Oh the years I have had to contend with my unusual name.
As a child, my main problem was that I could never find a keyring with my name on it. I know it’s not a big deal but as a seven year old unable to find stationary with your name on it, it does seem to be a major problem.
The strange thing is, you never stop looking.
For some reason people presume that I can either not spell or pronounce my own name. They change the spelling to Marie or Moira, or use these pronunciations for my name, because, why would I know how to pronounce the name my parents gave me.
When I go to the Dentist, Doctors, or any other place where I have to be called by name, the door opens and someone come out to call your name to indicate it’s your turn. They stand for a few seconds too long. They take a deep breath and say ‘ERM’. I know it’s me there going to shout of, while part of me wants to jump up and say, ‘I’m here’ the other part want them to at least try and pronounce it first. Then they shout, ‘Mrs Porter’.
Since I married and took my husband’s surname, my life has become slightly easier. I can give my name and although people don’t know what I’m saying for my first name, they do understand my surname. Prior to my marriage, when my name was Maire Tarpy, I was asked on more than one occasion could I say it again in English.
People can be very rude, because they have not heard the name before; it can’t possibly be a real name. Did my parents make it up? Is it a nickname? They only accept it when I explain the origins to them.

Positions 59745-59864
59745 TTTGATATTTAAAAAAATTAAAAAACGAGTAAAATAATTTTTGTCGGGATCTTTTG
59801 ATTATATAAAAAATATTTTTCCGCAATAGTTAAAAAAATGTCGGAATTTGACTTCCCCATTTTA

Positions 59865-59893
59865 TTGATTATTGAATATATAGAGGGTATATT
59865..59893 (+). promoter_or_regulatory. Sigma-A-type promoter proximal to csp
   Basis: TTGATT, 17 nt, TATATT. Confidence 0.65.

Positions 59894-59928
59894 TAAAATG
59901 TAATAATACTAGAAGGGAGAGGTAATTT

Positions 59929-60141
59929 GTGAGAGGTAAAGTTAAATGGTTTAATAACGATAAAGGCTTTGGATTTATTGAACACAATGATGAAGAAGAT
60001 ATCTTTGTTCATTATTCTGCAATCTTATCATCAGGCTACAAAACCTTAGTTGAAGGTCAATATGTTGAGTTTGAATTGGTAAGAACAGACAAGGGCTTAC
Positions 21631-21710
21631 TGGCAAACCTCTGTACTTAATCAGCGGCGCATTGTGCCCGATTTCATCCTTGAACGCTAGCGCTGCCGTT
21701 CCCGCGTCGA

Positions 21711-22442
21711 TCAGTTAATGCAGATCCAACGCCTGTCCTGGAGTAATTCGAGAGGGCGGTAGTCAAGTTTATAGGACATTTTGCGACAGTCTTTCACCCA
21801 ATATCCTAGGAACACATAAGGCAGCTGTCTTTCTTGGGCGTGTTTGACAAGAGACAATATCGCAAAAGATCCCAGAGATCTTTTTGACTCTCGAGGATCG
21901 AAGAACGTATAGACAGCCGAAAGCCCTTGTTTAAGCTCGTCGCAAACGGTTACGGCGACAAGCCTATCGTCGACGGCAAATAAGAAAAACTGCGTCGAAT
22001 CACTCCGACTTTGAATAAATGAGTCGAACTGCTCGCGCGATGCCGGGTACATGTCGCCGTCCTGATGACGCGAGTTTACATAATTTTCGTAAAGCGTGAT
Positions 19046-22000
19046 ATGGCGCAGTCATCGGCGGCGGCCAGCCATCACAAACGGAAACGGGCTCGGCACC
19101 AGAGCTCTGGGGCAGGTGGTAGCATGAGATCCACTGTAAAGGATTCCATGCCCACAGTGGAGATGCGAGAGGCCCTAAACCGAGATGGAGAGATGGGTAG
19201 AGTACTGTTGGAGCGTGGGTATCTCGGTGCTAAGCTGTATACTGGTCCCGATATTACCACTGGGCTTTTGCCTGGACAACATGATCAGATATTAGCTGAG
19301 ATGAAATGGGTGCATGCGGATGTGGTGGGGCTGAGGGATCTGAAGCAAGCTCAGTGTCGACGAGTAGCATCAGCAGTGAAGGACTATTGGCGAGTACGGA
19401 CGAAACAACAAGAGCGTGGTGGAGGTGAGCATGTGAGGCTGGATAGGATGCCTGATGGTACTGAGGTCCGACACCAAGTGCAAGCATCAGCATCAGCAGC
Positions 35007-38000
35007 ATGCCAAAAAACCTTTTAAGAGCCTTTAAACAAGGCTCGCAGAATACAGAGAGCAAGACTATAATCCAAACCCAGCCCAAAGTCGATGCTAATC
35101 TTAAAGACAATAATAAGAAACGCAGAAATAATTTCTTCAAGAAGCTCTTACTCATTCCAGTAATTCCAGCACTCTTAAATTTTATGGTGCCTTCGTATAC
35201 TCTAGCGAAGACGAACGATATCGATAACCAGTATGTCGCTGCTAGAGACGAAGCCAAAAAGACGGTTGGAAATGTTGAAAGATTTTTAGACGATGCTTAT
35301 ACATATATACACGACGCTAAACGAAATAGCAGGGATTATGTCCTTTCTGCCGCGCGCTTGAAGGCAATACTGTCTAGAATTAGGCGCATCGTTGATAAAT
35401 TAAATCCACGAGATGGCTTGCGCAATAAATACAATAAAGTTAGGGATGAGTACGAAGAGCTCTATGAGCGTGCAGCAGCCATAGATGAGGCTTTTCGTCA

There are several different meanings for my name across the world.
In Ireland, it the Irish for Mary and it means bitter.
Maire is also the name of a colour; it is a shade of black.
In France, Maire is the name for Mayor. For some reason I get good service in France.
Maire is also an abusive Tamil word that translates literally as pubic hair (not my favourite meaning).
The best thing about having an unusual name is there is only ever one of you in any of your social groups, be it family, friends or work colleagues. I don’t have to explain which Maire I am – it’s a bit like Madonna or Elvis – no one ever asks which Elvis you mean.
As I child I hated my name, I wanted to be like everyone else. Now I love my name. I love that there are not a million other women with my name. I am no longer bothered about people asking about it.
More than anything else my name makes me stand out. People remember me.